- Hardcover: 736 pages
- Publisher: Seven Stories Press (September 22, 2009)
- Language: English
- ISBN-10: 1583229035
- ISBN-13: 978-1583229033
- Product Dimensions: 6.3 x 2.2 x 9.3 inches
- Shipping Weight: 2.2 pounds (View shipping rates and policies)
- Average Customer Review: 45 customer reviews
- Amazon Best Sellers Rank: #686,661 in Books (See Top 100 in Books)
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Only the Super-Rich Can Save Us! Hardcover – September 22, 2009
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..". Clever, fanciful, thought-provoking."--"New York Times"
"With his new book, Ralph Nader--always the iconoclast and visionary--has created a new genre...What makes Nader remarkable is that he has refused to compromise utopian ideals while totally engaging the real world over the last five decades and delivering some of the most important changes from the Left in America in the last century...How many leftist books leave you feeling hopeful, even optimistic? How many offer you a picture of a new world that inspires you to act?...A genuine creative leap in genre and substance."--"Tikkun Magazine"
"Nader, at age 75, has just added one more literary accomplishment to his list."--"Publishers Weekly"
"For his progressive purposes Nader finds that the utopian novel allows one's imagination to forage freely in policy pastures for down-to-earth solutions. In the past Nader might have sat down and written an investigative book. Now he is presenting his ideas as fiction grounded in r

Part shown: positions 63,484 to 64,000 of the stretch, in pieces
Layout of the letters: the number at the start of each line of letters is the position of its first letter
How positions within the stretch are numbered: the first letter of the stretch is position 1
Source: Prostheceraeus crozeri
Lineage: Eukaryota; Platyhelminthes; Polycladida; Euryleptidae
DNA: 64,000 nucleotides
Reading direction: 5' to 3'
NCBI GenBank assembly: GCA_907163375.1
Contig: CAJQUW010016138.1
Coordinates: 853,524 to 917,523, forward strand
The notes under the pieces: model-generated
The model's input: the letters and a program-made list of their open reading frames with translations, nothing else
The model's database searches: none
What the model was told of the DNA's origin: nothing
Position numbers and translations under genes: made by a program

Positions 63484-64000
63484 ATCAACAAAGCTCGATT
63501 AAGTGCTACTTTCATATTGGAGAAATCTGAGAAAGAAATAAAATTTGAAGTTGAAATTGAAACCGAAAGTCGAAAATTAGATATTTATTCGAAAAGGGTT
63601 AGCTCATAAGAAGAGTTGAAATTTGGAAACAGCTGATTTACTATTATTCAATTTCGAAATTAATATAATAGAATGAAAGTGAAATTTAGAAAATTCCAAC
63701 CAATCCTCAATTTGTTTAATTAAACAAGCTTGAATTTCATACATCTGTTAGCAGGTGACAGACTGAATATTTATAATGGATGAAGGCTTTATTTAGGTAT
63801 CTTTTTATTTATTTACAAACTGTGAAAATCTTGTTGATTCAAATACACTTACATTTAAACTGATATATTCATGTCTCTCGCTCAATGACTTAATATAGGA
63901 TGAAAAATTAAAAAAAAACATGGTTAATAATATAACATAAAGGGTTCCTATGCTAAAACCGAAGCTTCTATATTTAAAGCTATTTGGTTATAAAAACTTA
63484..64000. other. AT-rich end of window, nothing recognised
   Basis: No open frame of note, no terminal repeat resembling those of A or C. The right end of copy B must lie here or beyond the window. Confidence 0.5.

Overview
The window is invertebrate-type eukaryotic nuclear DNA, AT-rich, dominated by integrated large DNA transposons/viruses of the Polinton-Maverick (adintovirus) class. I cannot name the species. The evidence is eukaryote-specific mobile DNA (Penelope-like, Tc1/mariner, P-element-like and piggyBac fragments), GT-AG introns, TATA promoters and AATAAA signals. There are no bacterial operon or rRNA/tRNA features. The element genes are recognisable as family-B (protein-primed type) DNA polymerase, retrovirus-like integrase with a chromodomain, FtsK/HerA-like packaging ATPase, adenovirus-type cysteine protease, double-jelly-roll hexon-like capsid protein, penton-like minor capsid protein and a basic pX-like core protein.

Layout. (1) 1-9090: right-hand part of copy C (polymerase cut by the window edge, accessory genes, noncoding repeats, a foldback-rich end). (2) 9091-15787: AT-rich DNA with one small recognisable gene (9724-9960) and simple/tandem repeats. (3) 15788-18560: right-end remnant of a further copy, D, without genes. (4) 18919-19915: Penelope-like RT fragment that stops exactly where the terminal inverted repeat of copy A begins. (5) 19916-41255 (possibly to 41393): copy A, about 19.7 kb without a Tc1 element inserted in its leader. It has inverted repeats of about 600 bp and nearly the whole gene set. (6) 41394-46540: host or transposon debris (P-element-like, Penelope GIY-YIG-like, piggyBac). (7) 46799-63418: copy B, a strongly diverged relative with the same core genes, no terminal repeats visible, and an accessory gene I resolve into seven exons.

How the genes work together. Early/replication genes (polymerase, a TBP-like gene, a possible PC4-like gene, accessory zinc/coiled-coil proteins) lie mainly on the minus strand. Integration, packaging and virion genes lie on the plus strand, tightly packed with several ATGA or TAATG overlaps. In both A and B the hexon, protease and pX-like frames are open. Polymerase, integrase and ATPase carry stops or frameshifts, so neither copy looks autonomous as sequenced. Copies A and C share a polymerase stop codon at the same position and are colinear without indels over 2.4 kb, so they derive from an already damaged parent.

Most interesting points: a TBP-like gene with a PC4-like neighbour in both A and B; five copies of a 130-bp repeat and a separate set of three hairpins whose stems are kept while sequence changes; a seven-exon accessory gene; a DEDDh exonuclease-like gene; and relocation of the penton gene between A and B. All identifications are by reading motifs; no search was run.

About the Author
Born in Connecticut in 1934, RALPH NADER has spent his lifetime challenging corporations and government agencies to be more accountable to the public. His 1965 book Unsafe at Any Speed permanently altered the course of a reckless U.S. automobile industry and made Nader a household name. His lobbying and writing on the food industry helped to ensure that the food we buy is required to pass strict guidelines before reaching the consumer. One of Nader’s greatest achievements was his successful lobbying for a 1974 amendment to the Freedom of Information Act, which gave increased public access to government documents. Over the years he has co-founded the public interest groups Public Citizen, Critical Mass, Commercial Alert, and the Center for the Study of Responsive Law. His 2000 presidential campaign on the Green Party ticket served to broaden the scope of debate on the nation’s priorities. Named by the Atlantic as one of the hundred most influential figures in American history, Nader continues to be a relentless advocate for grassroots activism and democratic change. He lives in Washington, D.C.
From the Trade Paperback edition.
Top customer reviews
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1) At over 500 pages, it is numbingly long. A crisp 200 pages would have sufficed. (Do editors still exist?)
2) Nader is entitled to his fantasy of how political change could come about, but I found his wishful thinking to be wildly over-optimistic in a couple of ways:
* He shares the endearing progressive fantasy that, once made aware of reality, common people from all over the political spectrum will jump on the progressive bandwagon. For some reason, the preoccupation with God, Guns, Immigrants and Gays will suddenly disappear when confronted by simple common sense. Would that it were so.
* He vastly underestimates the skill with which the right wing, Wall Street, and corporations will oppose the progressive agenda. The skillful gutting of healthcare reform and the emergence of the Tea Party as a powerful force illustrate what any move toward a more egalitarian society would actually face.